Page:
http://www.digitaljournal.com/tech-and-science/technology/world-s-first-commercial-co2-removal-plant-begins-operation/article/494396

World's first commercial CO2 removal plant begins operation

Posted Jun 6, 2017 by Karen Graham
Zurich, Switzerland-based Climeworks asks, What if we could remove carbon dioxide directly from the air? Well, with a little help from technology, that is exactly what the company is doing.
The world s first carbon capture plant is in operation in Zurich  Switzerland.
The world's first carbon capture plant is in operation in Zurich, Switzerland.
Climeworks
The world's first commercial carbon capture facility opened in Zurich, Switzerland on June 3, perched beside a waste incineration facility and a large greenhouse.
Climeworks is a spin-off company from the Swiss science, technology, engineering, and mathematics university ETH Zurich. The startup company built the facility and Agricultural firm Gebrüder Meier Primanatura, which owns the huge greenhouse next door, will use the heat and renewable electricity provided by the carbon capture facility to run the greenhouse.
The technology behind carbon dioxide collection
The carbon capture plant consists of three stacked shipping containers that hold six CO2 collectors each. Each CO2 collector consists of a spongy filter. Fans draw ambient air into and through the collectors until they are fully saturated, while clean, CO2-free air is released back into the atmosphere, a process that takes about three hours.
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Climeworks
The containers are closed and then heated to 100 degrees Celsius (212 degrees Fahrenheit), after which the pure CO2 gas is released into containers that can either be buried underground or used for other purposes. And re-purposing the CO2 is what is so darned neat about the facility.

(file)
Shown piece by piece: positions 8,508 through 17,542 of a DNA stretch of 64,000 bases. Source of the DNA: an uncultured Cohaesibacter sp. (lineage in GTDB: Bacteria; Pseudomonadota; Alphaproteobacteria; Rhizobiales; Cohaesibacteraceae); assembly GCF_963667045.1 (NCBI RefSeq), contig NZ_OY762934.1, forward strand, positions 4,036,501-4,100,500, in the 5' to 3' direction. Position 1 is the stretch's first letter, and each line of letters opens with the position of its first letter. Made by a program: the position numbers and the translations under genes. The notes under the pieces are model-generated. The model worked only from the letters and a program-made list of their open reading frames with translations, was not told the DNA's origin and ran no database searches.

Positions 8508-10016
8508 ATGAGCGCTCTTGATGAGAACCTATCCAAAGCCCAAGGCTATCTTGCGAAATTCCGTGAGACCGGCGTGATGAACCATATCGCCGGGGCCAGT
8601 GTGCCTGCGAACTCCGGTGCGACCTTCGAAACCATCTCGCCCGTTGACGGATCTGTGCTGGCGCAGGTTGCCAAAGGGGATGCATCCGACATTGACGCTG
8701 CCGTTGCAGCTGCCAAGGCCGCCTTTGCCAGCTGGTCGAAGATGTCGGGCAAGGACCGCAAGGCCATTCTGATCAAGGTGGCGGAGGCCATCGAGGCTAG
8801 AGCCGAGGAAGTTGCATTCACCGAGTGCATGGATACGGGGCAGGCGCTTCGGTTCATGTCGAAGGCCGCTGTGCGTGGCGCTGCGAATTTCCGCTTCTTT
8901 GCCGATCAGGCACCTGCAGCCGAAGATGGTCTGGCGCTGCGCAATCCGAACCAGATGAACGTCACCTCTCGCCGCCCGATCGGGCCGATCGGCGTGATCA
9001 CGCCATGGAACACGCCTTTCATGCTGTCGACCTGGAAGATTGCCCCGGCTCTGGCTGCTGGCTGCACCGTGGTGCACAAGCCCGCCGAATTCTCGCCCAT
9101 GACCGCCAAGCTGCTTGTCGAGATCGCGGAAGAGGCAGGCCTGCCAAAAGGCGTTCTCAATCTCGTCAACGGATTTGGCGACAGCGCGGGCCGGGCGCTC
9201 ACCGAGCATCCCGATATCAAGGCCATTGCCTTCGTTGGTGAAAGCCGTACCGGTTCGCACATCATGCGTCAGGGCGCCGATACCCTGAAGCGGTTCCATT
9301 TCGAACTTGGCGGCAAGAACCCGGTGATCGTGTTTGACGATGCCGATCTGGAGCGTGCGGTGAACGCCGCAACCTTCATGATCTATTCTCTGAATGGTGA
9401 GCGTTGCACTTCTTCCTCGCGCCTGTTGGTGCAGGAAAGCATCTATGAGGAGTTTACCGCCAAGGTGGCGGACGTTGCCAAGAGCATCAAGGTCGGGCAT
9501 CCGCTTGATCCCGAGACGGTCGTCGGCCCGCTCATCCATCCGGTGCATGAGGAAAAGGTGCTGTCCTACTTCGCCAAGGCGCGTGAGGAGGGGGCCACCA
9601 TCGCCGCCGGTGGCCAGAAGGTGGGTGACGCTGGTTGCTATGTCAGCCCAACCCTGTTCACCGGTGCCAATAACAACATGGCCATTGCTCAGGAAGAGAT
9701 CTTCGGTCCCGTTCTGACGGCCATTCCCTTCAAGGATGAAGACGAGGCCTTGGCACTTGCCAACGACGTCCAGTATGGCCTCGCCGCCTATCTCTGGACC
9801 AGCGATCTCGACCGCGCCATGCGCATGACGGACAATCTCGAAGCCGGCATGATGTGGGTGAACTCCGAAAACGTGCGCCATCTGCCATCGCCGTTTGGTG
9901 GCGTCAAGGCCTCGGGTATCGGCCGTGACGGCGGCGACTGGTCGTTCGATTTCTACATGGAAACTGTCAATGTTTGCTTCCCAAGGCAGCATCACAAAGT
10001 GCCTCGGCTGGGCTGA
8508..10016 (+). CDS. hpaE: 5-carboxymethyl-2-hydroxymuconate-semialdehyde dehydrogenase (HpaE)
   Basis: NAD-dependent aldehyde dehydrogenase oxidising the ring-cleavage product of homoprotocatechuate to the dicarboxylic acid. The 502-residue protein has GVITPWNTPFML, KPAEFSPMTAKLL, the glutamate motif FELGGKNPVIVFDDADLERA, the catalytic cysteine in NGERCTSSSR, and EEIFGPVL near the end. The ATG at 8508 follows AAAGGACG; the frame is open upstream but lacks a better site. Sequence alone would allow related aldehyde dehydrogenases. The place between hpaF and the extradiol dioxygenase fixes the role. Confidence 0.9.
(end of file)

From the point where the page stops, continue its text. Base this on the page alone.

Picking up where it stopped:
“You can do this over and over again,” Climeworks director Jan Wurzbacher told Fast Company, according to Futurism. “It’s a cyclic process. You saturate with CO2, then you regenerate, saturate, regenerate. You have multiple of these units, and not all of them go in parallel. Some are taking in CO2, some are releasing CO2.”
What is carbon capture and storage?
Basically, carbon capture and storage (CCS) involves three phases. Capture - Carbon dioxide is removed by one of three processes, post-combustion, pre-combustion or oxyfuel combustion. These methods can remove up to 90 percent of the CO2.
The next phase is Transportation - Once the CO2 is captured as a gas, it is compressed and transported to suitable sites for storage. Quite often, the CO2 is piped. In Climeworks facility, it is collected in containers on-site to be used in a variety of industries.
Carbon storage diagram showingmethods of CO2 injection.
Carbon storage diagram showingmethods of CO2 injection.
U.S. Department of Energy
Storage of CO2 is the third stage of the CCS process - This involves exactly what the word implies, storage. Right now, the primary way of doing this is to inject the COs into a geological formation that would keep it safely underground. Depleted oil and gas fields or deep saline formations have been suggested.
Again, Climeworks is re-purposing the captured pure CO2. They are selling containers of carbon dioxide gas to a number of key markets, including food and beverage industries, commercial agriculture, the energy sector and the automotive industry. This atmospheric CO2 can be found in carbonated drinks, in agriculture or for producing carbon-neutral hydrocarbon fuels and materials.
Futurism is reporting that Climeworks says that if we are to keep the planet's temperature from increasing more than 2 degrees Celsius (3.6 degrees Fahrenheit), we will need hundreds of thousands of these carbon capture facilities. But at the same time, this does not mean we should stop trying to lower greenhouse gas emissions.
All over the planet, technology is being used to find innovative ways to capture carbon and use it for other purposes. One example - researchers at the University of California, Los Angeles (UCLA), have found a way to turn captured carbon into concrete for use in the building trade.